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  1. #1
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    Thumbs up Unanswered: Primary Keys through multiple databases (MySQL DBMS)?

    For sake of argument, lets pretend that I am creating a mobile application that customers use. Databases are only allowed to be up to 1GB in size maximum (something to consider as the databases grow with new users/customers and new items. With this application, a customer will log in with their own personal credentials and is then able to add/remove items in their "personal inventory" from a list. Each item on the list has its own set of attributes/data within itself.

    In case you are lost, lets put this into a practical example:
    - You are a customer. You log into the application with your personal credentials (username/password)
    - You go into your personal inventory in the application and notice you have a: full deck of playing cards
    - The attributes of the item (full deck of playing cards) are: card box, 52 cards

    I want to create one database that houses all data pertaining to the actual customer and then a completely different database that houses all of the items this application will have in it along with their attributes.

    Am I able to have the database reference you "user" from the "user database" and connect you to your inventory and also reference items that you have in your inventory from a different database? Meaning your "user_id" is cross referenced across multiple databases? If so, what pros and cons are there.

    Thank you in advance for anyone who not only understands my question(s), but also answers it/them!

  2. #2
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    why would you need multiple databases for a customer and their inventory?
    I could see why perhaps you might require different types of inventory tables (say through the sub/supertype model). I could see that if the inventory is more of a list ie you don't actually need much structure in the list then a hybrid EAV may work (keep the inventory structure for common data, and use an EAV extension for the specific (But largely irrelevant items). but if you need to search on those extended list data then you need to impose some form of structure, somehting which is very tricky to satisfactorily implement using EAV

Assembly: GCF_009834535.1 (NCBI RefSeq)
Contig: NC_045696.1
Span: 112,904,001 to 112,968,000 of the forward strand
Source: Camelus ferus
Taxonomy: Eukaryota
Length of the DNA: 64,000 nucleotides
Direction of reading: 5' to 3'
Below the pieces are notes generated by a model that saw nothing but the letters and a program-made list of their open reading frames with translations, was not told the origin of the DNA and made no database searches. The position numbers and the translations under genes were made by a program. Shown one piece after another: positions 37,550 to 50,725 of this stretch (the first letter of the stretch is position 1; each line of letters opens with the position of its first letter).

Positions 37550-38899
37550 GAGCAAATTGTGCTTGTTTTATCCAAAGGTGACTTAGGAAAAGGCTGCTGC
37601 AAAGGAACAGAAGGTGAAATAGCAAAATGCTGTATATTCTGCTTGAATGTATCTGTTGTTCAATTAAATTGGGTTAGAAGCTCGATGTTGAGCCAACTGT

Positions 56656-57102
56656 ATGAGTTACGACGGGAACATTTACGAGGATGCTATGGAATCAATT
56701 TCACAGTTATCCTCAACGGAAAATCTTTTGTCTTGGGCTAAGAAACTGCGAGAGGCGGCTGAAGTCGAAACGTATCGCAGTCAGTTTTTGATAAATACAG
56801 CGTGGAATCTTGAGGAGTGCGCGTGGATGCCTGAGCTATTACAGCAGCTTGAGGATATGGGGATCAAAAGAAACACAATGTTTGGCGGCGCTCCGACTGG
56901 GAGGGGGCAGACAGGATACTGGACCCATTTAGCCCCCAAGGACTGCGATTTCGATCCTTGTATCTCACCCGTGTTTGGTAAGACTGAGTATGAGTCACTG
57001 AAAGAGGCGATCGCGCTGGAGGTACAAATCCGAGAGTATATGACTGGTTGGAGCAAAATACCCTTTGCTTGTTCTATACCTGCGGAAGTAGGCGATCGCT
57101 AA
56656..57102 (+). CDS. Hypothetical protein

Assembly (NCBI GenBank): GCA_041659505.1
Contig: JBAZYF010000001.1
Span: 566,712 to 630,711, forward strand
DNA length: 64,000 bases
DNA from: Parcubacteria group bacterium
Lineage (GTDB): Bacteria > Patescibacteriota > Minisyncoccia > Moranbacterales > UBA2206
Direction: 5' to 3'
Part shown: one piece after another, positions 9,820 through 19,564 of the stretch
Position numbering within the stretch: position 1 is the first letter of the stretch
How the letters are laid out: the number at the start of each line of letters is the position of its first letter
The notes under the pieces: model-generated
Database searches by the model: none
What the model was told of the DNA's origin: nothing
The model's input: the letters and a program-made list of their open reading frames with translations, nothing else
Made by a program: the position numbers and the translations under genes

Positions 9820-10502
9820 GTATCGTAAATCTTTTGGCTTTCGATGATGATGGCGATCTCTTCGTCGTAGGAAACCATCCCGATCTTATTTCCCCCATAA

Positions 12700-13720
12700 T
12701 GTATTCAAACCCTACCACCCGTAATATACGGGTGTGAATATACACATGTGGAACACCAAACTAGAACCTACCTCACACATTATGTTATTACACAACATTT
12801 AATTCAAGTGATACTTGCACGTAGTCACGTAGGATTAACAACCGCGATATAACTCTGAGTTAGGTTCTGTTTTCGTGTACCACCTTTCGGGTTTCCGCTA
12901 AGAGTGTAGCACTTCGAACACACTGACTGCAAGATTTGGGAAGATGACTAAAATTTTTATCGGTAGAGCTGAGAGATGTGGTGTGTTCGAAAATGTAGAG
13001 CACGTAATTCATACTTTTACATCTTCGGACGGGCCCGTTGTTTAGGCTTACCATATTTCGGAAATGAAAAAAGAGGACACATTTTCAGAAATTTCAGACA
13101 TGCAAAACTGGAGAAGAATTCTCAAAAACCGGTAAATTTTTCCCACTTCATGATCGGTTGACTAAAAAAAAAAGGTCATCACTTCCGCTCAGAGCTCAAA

I'd rather be riding on the Tiger 800 or the Norton

  3. #3
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    Thank you for your reply Healdem!

    The "user database" would need to be referenced across multiple databases/tables, some through the use of the application, and some through the use of the website. Also, 1 database is only allowed to be up to 1GB.

    The reasons I would consider multiple databases are:
    1 - Because of the cap/limit on each database (1GB)
    2 - The customer's inventory will always be changing. The customer will be able to add/remove items from their own inventory.
    3 - The "items database" will always be changing. The admins will be adding and removing items frequently.
    4 - Items in the "item database" will have different types of the same item. Example: 1 full deck of playing cards - blue and 1 full deck of playing cards - red
    5 - The "items database" will be used by all customers. multiple customers will have "item a", and multiple customers will have "item b". Many customers will also have "item a", "item b", and "item c" in their inventory.
    6 - Having multiple databases will keep elements separate and will keep a certain structure. That way, if there is an issue, we will know where to look in order to correct the issue.

    I completely agree with you regarding the sub/super type tables. That will make a lot of the information that will be used to create the "items database" much easier to manage. And, in order to achieve 1NF and 2NF, sub/super type is the way to go. Does having multiple tables impact performance? Would having multiple databases impact performance? Especially if there are hundreds of customers querying the database at the same time?

  4. #4
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    1Gb is a feck of a lot of space.
    If you are running out of space, then that suggests there should be enough money (ie enough users who think this application is worthwhile and therefore prepared to pay or enough users to be attractive to advertisers to pay on the users behalf)

    unless you have some clear definitive metrics of why you are going to require a separate inventory database for each user then it seems an unecessary complication
    I'd rather be riding on the Tiger 800 or the Norton

  5. #5
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    Quote Originally Posted by healdem View Post
    unless you have some clear definitive metrics of why you are going to require a separate inventory database for each user then it seems an unecessary complication
    I agree that 1GB is a lot of space.

    We would only use 1 database that is dedicated to all of the items and 1 database dedicated to all of the users. Each user would have their own row (and associated "UserId" key) in an inventory table under the "user database" that pulls the data (AKA - the items in their inventory) from the "item database".

    Are we able to reference a user across multiple databases utilizing primary keys?

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